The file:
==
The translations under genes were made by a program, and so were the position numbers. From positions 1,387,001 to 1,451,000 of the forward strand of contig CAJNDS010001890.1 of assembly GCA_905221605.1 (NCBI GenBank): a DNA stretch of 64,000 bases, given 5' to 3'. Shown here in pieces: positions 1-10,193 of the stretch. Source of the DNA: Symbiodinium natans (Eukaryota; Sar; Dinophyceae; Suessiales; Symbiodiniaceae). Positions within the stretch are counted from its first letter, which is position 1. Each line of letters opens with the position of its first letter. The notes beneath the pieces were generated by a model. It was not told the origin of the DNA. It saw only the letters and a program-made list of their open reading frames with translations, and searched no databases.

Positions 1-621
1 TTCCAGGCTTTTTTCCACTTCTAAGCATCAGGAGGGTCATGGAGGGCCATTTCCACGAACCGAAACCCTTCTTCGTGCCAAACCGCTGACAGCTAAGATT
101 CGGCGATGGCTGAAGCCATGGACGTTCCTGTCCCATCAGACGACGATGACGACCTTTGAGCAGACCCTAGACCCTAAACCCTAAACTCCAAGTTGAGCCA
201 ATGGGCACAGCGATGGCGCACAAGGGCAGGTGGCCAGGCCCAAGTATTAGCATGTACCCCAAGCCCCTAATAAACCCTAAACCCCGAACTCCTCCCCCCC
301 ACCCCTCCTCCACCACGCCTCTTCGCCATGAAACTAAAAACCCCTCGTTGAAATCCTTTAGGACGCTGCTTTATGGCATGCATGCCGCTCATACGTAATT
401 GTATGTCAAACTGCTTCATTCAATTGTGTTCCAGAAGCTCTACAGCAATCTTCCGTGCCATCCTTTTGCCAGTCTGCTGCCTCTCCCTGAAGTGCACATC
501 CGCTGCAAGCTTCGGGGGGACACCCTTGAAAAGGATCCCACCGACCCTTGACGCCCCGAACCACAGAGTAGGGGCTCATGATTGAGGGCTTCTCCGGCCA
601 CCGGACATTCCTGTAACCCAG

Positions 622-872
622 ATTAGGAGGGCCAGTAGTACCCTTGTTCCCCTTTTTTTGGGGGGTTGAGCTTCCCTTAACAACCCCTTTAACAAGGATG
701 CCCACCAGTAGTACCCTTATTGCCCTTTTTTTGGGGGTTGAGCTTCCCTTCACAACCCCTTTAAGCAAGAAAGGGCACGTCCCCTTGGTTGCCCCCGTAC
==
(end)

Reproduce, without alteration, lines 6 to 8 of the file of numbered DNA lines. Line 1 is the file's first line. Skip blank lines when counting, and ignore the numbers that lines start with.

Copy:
301 ACCCCTCCTCCACCACGCCTCTTCGCCATGAAACTAAAAACCCCTCGTTGAAATCCTTTAGGACGCTGCTTTATGGCATGCATGCCGCTCATACGTAATT
401 GTATGTCAAACTGCTTCATTCAATTGTGTTCCAGAAGCTCTACAGCAATCTTCCGTGCCATCCTTTTGCCAGTCTGCTGCCTCTCCCTGAAGTGCACATC
501 CGCTGCAAGCTTCGGGGGGACACCCTTGAAAAGGATCCCACCGACCCTTGACGCCCCGAACCACAGAGTAGGGGCTCATGATTGAGGGCTTCTCCGGCCA